In the midst of winter, today I suggest we virtually transport ourselves to the warm season to explore interesting places in Istanbul. However, this time, we won't be strolling through mosques or underground reservoirs; instead, we'll head to the vibrant green Heybeliada Island, which is part of the Princes' Islands archipelago.
A bit of history
The island is located in the Sea of Marmara, and you can reach it from numerous docks in Istanbul. Usually, ferries make several stops along the way, with most tourists preferring to sail to the last and largest of the group of islands, called Büyükada. Heybeliada is the second-largest in terms of territory among all the islands.
The name of the island is a reference to the traditional Eastern bag. It is believed that the name originated because the mountains of the island and the valley between them resemble this item. Speaking of mountains, there are several hills here, the largest of which, Hope Hill, reaches a height of 85 meters.
The history of the Princes' Islands is quite interesting: in the past, they were known as a place of exile for the displeasing aristocracy. Many exiles were blinded before being sent to the islands. Despite these grim facts, today, the islands are a favorite recreational spot for visitors and locals alike.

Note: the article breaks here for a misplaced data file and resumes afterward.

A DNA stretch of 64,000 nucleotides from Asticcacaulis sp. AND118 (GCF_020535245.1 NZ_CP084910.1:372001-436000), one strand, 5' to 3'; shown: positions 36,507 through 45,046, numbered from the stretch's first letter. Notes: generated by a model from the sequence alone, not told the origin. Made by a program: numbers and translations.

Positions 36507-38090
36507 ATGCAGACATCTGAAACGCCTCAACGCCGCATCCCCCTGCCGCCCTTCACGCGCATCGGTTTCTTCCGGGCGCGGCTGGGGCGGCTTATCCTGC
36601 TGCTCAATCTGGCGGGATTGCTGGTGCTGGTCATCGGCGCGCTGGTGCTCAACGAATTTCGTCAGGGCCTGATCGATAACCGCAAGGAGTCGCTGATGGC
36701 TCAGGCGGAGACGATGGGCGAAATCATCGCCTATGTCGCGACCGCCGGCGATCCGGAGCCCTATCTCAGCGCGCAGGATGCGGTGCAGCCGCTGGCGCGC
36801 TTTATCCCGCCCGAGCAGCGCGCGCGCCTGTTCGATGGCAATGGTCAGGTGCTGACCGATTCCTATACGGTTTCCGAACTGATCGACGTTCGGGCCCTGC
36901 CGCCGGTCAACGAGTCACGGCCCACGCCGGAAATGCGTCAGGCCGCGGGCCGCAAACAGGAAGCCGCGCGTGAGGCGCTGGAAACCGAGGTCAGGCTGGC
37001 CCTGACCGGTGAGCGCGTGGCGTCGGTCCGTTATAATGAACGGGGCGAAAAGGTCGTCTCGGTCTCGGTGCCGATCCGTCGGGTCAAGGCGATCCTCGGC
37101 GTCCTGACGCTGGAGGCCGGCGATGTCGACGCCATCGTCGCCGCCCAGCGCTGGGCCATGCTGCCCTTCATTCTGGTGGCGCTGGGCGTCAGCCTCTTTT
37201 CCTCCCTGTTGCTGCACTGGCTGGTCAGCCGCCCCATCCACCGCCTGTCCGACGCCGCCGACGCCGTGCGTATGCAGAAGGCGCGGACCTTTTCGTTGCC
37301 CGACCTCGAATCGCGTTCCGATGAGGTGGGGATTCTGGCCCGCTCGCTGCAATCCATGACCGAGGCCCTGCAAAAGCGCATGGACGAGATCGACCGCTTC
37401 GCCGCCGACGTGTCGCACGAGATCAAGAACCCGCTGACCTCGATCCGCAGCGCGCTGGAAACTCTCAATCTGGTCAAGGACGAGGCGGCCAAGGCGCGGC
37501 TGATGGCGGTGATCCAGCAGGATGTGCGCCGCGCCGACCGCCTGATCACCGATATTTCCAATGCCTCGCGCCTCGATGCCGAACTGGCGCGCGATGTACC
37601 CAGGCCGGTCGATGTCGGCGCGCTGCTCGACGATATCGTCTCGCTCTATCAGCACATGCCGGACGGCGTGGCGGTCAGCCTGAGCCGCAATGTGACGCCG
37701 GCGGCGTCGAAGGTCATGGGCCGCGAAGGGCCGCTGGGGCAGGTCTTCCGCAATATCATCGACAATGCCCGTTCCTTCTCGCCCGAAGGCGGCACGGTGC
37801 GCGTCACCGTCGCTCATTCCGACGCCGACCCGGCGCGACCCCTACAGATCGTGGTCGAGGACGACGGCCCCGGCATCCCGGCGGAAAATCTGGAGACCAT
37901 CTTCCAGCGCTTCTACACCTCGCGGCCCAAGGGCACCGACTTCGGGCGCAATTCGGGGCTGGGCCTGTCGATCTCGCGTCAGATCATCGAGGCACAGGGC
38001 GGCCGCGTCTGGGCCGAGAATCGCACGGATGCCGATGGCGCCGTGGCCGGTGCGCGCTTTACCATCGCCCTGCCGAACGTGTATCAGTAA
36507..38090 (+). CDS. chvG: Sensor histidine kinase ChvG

In the 16th century, Heybeliada became a refuge for wealthy residents of Istanbul who wanted to escape the outbreak of the plague. From 1924 to 2006, there was a sanatorium on the island, known for being visited by the second president of Turkey, Ismet Inönü.
The permanent population of the island is five and a half thousand people, but in the summer, thanks to visitors, the population increases significantly. Tourists come here to relax by the sea or stroll along the numerous paths that crisscross the territory. Just look at the wonderful nature here.
During my walk on the island, I saw a large monastery complex called the Monastery of the Holy Trinity. According to comments online, tourists can enter, although during my visit, the building was closed to guests. It is believed that the monastery dates back to before the 9th century and has been rebuilt several times over the years.
In addition to the monastery, there is a museum, the Church of St. Nicholas, and a naval school. Shops and cafes are open to tourists. Moreover, there are several hotels of different price ranges on the island.
One of the most interesting sights I encountered during my walks in the Princes' Islands is the huge semi-abandoned building of the former Greek orphanage Prinkipo. I invite you to take a look at this structure with me. It is considered the largest wooden building in Europe.
Have a nice trip!